Likewise, if you're in a property with your client, make sure you know where he is. Keep your client in sight, ideally in front of you and at a safe distance. Let him enter a room first while you linger by the doorway. You don't have to be weird or obvious about it, but keep your guard up. One of the best ways to avoid a compromising situation is to not allow yourself to get into a vulnerable position where a would-be attacker can take advantage.

Trust your gut

If something doesn't feel right, get out of there. Or don't meet the client one-on-one. It's that simple. Don't discount the lessons taught to us in kindergarten about stranger danger and the buddy system. Take extra steps to ensure your personal safety.

While it's unfortunate to hear about what happened with the female agent at the vacant house in New Carrollton, hopefully her experience will remind others of the inherent dangers of working with the public as a real estate agent. Stay safe out there!

New Maryland bill to limit cost of condo resale package

Maryland law requires the seller to provide specific information pertaining to the resale of property within a Homeowner’s Association (HOA) or a property designated under a condominium regime.

Typically, this information is produced by the management for the HOA or condominium, and the HOA or condominium charges the seller a fee for the production and delivery of the information.

It is the belief of some Maryland legislators that the fees being charged are excessive and, as such, these legislators are seeking to limit the amount that may be charged.

Before the Maryland legislature are bills S229/HB412, which would limit the fee a condominium council of unit owners or HOA may charge an owner (seller) for providing this legally required information to a prospective homebuyer.

The current law calls for a "reasonable fee," but it is left undefined so many organizations have simply been using the requirement as a way to profit – charging upwards of $400 to $500.

There's currently a proposal to limit the fee to $50. Hearings on the legislation continue and we will keep you apprised of the final bill.

UPDATE: The Senate passed SB 229.  They amended HOA’s out of the bill, thus making it applicable only to Condo Associations; and they upped the fee that could be charged from $50 to $100.  The House Committee then amended the bill further, but the Senate committee refused to concur with those amendments and so the bill died when the clock ran out at midnight.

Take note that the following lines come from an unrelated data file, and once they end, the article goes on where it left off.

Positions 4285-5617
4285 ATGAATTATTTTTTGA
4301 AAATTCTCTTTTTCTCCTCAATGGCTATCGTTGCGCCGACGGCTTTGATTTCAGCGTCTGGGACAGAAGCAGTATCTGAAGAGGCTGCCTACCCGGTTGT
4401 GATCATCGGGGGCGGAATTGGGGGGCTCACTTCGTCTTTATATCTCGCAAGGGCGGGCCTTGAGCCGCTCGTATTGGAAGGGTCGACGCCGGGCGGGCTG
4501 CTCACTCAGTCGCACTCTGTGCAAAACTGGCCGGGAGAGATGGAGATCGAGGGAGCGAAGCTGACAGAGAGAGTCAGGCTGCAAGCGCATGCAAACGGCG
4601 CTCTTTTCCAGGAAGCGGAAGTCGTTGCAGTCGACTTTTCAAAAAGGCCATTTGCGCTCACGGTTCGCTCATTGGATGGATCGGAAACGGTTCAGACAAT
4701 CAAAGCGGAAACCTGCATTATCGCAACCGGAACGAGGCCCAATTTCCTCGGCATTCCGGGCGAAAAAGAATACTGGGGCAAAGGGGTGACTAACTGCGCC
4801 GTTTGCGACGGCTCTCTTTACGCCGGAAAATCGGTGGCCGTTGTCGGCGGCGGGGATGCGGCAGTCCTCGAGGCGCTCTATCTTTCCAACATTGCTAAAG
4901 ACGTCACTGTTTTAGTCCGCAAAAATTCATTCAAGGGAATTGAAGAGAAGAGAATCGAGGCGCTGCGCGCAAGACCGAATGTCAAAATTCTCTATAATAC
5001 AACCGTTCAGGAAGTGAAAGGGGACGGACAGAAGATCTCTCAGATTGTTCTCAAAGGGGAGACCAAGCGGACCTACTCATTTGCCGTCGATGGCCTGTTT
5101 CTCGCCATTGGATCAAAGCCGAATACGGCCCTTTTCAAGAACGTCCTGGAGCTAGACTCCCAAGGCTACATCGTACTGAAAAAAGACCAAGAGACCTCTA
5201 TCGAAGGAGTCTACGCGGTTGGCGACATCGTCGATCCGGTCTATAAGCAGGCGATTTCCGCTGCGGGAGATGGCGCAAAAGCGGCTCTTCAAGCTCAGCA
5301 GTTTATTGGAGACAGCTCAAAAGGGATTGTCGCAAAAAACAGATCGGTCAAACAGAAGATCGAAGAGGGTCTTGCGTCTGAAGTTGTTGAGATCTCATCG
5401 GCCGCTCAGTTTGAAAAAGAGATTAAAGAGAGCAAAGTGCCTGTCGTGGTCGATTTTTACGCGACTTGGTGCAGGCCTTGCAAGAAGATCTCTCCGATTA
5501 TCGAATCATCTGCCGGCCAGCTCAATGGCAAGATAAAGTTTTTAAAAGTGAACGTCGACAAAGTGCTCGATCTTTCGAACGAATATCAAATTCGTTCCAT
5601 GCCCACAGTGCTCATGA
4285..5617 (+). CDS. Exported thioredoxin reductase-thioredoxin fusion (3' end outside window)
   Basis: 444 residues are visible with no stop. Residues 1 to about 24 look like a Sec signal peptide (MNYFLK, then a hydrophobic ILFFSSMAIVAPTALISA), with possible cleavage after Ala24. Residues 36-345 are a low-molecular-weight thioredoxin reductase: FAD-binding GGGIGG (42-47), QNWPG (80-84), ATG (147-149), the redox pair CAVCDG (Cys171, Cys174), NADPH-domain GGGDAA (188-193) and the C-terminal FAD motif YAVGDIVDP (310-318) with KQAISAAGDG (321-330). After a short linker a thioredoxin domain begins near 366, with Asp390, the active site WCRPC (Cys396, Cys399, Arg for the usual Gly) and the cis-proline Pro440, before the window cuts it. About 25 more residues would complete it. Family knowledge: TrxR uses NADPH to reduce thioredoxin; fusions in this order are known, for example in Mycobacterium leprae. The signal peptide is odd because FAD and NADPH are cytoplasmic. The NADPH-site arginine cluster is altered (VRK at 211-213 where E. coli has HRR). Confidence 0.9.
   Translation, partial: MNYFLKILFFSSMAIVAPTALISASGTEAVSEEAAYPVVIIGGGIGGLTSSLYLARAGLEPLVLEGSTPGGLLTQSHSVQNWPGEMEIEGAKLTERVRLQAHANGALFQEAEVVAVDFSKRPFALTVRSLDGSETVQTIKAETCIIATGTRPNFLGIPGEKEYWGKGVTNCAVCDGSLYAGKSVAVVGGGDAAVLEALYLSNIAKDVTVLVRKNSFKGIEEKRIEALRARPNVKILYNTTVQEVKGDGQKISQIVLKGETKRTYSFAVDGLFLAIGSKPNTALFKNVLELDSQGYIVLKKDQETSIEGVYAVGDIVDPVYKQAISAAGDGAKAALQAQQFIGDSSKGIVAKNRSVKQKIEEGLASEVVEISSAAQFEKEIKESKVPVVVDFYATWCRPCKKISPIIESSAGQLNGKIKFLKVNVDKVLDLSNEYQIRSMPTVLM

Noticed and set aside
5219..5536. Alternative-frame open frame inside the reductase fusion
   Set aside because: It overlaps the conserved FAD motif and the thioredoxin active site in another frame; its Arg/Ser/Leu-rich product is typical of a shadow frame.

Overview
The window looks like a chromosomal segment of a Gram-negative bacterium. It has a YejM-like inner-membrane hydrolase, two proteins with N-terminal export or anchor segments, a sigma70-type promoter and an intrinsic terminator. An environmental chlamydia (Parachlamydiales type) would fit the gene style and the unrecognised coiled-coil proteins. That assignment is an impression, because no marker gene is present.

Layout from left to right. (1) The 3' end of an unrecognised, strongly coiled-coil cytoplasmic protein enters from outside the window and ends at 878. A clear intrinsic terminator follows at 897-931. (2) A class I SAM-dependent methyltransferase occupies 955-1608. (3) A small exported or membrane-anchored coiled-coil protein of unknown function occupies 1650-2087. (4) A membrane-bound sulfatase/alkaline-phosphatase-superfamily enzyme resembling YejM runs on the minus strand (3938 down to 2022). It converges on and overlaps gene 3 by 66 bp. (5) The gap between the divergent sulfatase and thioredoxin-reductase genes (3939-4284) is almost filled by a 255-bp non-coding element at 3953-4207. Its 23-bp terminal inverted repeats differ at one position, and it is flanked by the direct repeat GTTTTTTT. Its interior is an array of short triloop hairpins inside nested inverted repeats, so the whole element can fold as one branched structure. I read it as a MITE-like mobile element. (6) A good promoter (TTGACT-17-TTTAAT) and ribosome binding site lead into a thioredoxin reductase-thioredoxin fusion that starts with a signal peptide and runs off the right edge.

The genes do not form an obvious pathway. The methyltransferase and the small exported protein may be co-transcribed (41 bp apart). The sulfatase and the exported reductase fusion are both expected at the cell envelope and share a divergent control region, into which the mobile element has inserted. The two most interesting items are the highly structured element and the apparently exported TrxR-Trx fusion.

Maximum VA loan county limits for 2014 released

The Department of Veterans Affairs Loan Guaranty Program recently published county "limits" to be used for VA Loans effective January 1, 2014.

Please note, these limits do not reflect a maximum amount that an eligible veteran is permitted to borrow, but rather, reflects the VA’s maximum guaranty amount for a particular county.

The maximum VA guaranty amount for loans over $144,000 is twenty-five (25%) percent of the 2014 VA limit. For example, an eligible veteran may borrow up to $692,500 to purchase a property in Washington, DC (2014 VA limit), with the VA guaranteeing twenty-five percent (25%) of the loan amount, or approximately $173,125.00. These amounts have decreased dramatically in most area of the DC Metro Area compared to the 2013 VA limits.

The limits listed below are for some counties in Maryland and Virginia, as well as for the District of Columbia. To get a complete list of the county limits for 2014, please click here. [Please note, if your county is not listed on the county limits chart on the VA website, the 2014 limit is $417,000.]

State County 2014 VA Limit
DC District of Columbia $692,500
MD Anne Arundel $500,000
MD Frederick $692,500
MD Howard $500,000
MD Montgomery $692,500
MD Prince George's $692,500
VA Alexandria $692,500
VA Arlington $692,500
VA Fairfax $692,500
VA Falls Church $692,500
VA Fauquier $692,500
VA Loudoun $692,500
VA Manassas $692,500
VA Prince William $692,500

Fannie Mae, Freddie Mac conforming loan limits for 2014 released

The Federal Housing Finance Agency (FHFA) published today the maximum conforming loan limits, which is the ceiling on loans eligible for backing by Fannie Mae and Freddie Mac.

The limits listed below are for some counties in Maryland and Virginia, as well as for the District of Columbia. To get a complete list of the county limits for 2014, please click here.

State County 2014 Conforming Loan Limit
DC District of Columbia $625,500
MD Anne Arundel $494,500
MD Frederick $625,500
MD Howard $494,500
MD Montgomery $625,500
MD Prince George's $625,500
VA Alexandria $625,500
VA Arlington $625,500
VA Fairfax $625,500
VA Falls Church $625,500
VA Fauquier $625,500
VA Loudoun $625,500
VA Manassas $625,500
VA Prince William $625,500